With a background in designing and building networks for financial clients and in technology consulting for small firms, among other ventures, Megan McArdle has had an eye on the technical issues raised by the rollout of Obamacare since they first came to view. Her Bloomberg View column is the column of the day on the technical issues that are in the news. She writes:
Insurers began warning in 2012 that they were worried about these systems making their delivery dates, a concern that the Government Accountability Office echoed in June. Now we know why: The systems weren’t on track to meet their delivery dates.
This is stunning. It’s far worse than I imagined, and I am pretty cynical. The law’s supporters are engaged in some high-speed blamestorming: It’s the Republicans’ fault for not giving the law more money, or it’s the fault of Republican governors who didn’t build their exchanges, or maybe it’s one of the vendors — CGI, the firm with the largest contract, is the most favored target, but at various times, the administration has clearly been teeing up to blame Experian or Oracle. Or perhaps the fault lies in federal procurement rules, which prevented the government from getting the right kind of staff and service. A lot of that shows up in the article; there’s a long prelude about the political barriers that the administration faced. But ultimately, the litany of mistakes that the administration made overwhelms these complaints.
McArdle makes a point worth quoting about the attribution of blame to Republicans, “an argument that makes sense only if you don’t examine it very closely”:
It starts by assuming (but never stating) that the administration passed a law that didn’t work as written, and then posits a civic duty for the opposition not to oppose laws that they oppose, but instead to help the majority party turn an unworkable law into something more to said party’s liking. This is absurd. Moreover, it’s not even a very good explanation for most of these problems.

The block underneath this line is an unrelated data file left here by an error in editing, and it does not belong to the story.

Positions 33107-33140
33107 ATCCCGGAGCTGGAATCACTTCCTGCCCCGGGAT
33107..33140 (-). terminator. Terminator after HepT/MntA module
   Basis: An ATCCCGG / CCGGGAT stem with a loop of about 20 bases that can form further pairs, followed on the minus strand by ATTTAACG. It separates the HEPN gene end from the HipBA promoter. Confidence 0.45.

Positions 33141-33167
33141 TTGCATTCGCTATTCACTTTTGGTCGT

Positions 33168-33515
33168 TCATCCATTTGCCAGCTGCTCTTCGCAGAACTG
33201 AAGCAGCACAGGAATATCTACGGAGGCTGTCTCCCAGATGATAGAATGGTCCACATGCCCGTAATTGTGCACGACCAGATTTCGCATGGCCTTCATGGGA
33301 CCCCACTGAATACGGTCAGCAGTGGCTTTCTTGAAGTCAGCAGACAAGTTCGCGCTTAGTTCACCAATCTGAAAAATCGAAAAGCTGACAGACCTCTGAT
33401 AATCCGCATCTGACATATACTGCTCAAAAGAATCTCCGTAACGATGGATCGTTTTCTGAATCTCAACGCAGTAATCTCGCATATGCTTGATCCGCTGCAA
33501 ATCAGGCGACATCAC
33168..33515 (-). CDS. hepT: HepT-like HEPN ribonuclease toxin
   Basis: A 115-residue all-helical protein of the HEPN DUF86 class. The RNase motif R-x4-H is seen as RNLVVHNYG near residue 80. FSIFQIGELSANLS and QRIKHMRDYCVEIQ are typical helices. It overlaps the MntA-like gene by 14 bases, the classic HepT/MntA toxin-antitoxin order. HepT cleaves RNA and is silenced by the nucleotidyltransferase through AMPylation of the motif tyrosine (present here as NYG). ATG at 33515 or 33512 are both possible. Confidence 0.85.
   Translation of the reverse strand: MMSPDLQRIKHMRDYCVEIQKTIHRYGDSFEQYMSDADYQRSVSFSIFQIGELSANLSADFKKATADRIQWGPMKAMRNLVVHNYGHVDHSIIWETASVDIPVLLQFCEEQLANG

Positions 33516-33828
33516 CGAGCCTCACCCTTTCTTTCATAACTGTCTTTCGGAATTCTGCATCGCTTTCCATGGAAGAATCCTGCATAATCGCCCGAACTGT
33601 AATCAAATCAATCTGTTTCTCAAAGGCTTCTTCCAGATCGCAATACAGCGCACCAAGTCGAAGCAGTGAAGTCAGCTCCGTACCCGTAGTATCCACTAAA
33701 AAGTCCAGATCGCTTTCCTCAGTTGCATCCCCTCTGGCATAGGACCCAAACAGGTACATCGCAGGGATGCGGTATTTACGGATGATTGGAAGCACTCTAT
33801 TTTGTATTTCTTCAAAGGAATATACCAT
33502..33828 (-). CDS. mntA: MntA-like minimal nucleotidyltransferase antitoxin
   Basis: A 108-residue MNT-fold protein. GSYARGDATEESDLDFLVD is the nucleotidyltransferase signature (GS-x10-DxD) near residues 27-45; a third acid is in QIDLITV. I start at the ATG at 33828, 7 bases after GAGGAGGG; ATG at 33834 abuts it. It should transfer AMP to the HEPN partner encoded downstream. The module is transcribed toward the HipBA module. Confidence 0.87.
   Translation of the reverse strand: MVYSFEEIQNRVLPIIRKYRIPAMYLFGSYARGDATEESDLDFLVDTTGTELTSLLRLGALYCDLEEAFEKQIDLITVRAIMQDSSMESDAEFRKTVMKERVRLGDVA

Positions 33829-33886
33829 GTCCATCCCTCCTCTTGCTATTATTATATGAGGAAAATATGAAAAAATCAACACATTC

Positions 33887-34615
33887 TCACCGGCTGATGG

McArdle foresees the imminent failure of Obamacare and with it “a functioning market for health insurance” if the exchange issues aren’t resolved shortly (by November 1 or November 15). She writes as a friendly critic, calling for a deadline “to be set now. Otherwise the political temptation will be — as it clearly has been all along — to declare that everything’s fine and we should keep going just in case it all works out in the end.”
There won’t be any takers in the Obama administration for McArdle’s advice. No deadline will be set for the proper functioning of the Healthcare.gov portal. The Baghdad Bobs of Obamacare will continue to declare that everything is fine. If they can ride out the current issues, the destruction will commence in earnest.